At this time of the year, many of us are giving presents out of benevolence, goodwill, appreciation, and love—and for those reasons only, I hope. Gifts are a means of showing that we value their recipients in some way, whether as friends, loved ones, or charitable causes or organizations.

Giving gifts out of duty is not part of a rational person’s relationship with others. Giving out of duty is motivated by altruism: sacrificing ourselves for others, giving up higher values for lesser values or non-values. It is not in our self-interest to give to destructive organizations such as Greenpeace or the United Nations that undermine human survival and well-being, or to people who we do not care about or who want to harm us. Such giving undermines our ability to live and flourish, and takes away from those whom we value to those who we do not.

Looking at it from the flip side: how would you like to receive gifts given out of duty? We should give gifts that are consistent with our values—only such gifts enhance our lives and those of their recipients. (Charitable giving is optional: choosing to give to a charity you deem worthy an amount that you can afford is consistent with your interests, but it is not a duty.)

What about giving by business? Calls for business to “give back” are made all the time in the media and elsewhere but tend to get louder at this time of the year. These calls are also motivated by altruism: business firms are asked to sacrifice some of their profits for various charities and people who presumably need those profits more than the firms’ shareholders do.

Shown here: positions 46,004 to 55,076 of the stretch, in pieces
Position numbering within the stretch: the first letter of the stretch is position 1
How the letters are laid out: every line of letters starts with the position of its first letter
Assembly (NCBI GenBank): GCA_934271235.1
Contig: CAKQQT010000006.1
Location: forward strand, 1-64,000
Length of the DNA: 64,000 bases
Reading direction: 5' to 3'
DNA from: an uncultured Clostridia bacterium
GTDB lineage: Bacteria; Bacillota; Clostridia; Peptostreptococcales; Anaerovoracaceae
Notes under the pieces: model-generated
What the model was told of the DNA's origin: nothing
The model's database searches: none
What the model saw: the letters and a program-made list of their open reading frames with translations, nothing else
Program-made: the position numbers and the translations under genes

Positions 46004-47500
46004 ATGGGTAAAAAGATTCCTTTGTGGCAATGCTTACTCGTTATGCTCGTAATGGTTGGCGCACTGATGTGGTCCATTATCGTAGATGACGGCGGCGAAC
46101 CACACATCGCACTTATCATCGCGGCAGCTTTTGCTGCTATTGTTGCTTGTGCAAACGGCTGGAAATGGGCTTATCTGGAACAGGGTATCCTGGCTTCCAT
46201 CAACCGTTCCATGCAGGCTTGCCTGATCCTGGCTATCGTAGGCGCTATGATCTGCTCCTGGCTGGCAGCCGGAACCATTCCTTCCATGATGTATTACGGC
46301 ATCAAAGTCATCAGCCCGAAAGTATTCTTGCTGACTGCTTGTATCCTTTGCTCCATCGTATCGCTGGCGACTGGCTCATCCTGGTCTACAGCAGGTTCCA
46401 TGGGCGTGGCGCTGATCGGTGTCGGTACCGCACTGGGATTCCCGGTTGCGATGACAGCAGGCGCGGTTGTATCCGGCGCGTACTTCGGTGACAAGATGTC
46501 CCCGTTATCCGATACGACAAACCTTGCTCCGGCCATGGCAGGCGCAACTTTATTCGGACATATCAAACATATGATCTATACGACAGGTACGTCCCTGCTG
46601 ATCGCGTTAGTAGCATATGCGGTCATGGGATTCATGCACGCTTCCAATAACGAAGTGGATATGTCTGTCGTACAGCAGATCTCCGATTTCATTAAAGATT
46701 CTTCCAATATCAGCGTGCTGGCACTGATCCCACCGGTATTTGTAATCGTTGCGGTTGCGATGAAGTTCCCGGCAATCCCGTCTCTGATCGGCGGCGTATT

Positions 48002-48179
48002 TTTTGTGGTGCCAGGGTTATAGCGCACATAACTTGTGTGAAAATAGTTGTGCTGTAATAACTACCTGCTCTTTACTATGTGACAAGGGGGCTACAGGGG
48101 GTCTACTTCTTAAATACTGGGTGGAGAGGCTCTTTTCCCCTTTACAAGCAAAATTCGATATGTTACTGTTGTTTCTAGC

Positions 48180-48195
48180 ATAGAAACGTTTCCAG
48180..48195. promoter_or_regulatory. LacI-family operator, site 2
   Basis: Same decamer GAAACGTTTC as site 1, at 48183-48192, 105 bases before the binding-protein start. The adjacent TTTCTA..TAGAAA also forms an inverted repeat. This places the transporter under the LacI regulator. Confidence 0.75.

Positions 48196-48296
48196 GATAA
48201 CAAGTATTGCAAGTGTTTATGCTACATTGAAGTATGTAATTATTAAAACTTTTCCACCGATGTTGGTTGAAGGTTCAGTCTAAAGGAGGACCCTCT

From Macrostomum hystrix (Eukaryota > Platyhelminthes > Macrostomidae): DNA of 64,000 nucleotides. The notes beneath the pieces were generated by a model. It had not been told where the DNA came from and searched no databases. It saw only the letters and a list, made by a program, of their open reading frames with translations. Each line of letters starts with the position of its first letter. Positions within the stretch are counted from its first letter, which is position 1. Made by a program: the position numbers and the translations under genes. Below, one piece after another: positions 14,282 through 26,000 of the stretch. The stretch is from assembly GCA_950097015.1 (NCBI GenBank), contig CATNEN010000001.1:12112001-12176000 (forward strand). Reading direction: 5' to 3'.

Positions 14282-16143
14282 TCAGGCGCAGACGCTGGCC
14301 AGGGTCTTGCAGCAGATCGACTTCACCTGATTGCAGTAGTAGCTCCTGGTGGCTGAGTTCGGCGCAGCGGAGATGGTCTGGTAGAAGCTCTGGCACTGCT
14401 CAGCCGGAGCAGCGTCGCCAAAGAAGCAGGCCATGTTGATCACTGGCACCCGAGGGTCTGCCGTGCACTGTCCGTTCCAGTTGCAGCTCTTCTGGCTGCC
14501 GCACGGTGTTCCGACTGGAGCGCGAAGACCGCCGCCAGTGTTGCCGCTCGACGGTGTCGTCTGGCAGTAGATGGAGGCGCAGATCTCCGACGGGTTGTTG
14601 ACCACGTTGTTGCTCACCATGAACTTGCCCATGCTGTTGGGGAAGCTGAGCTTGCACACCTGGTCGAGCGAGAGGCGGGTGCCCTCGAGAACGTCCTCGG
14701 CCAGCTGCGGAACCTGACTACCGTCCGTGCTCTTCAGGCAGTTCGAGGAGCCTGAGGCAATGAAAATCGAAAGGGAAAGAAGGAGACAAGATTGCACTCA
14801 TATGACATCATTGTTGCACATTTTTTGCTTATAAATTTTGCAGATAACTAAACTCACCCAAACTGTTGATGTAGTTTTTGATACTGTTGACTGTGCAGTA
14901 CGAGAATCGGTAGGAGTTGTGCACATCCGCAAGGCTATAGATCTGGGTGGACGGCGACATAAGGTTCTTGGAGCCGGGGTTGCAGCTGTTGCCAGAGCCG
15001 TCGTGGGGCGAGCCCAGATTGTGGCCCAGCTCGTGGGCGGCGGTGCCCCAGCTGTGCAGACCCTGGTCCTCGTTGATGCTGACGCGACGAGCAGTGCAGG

Companies should reject the demands to “give back” to society on moral grounds: they do not owe society, charities, or people in need anything—and have no duty to “give back,” as they did not receive anything in the first place. Profits they make come from their production and trade of material values.

On the contrary, we owe gratitude to business firms for doing what they do best: producing and trading. Thanks to companies such as Apple, Google, Microsoft, Pfizer, Southwest Airlines, Wal-Mart, we have new, innovative, cheaper products and services—not to speak of job opportunities—that have made our lives immensely better than those who lived, say, before the Industrial Revolution or even a generation ago. We should not ask business firms to “give back” altruistically.  Instead, we should encourage them, by buying their products and services, to innovate, to produce, and to trade more, thus benefiting us all.

Should business firms give to charity at all? It depends.  I argue that companies should not give anything on altruistic grounds. They can choose to give (note: not “should”) to charities out of self-interest when it benefits their business, such as donating to the United Way to help build a stronger local community—in which their employees and often customers live. Giving to charities (that are not anti-business) can help build goodwill and employee and customer loyalty and even enhance a company’s reputation among investors and suppliers. This kind of ‘win-win’ giving is really a form of trade and therefore in the interest of both parties.

The bottom-line is: business should only give when it is in its self-interest. Giving is not a duty.

Originally posted 21 December 2012.

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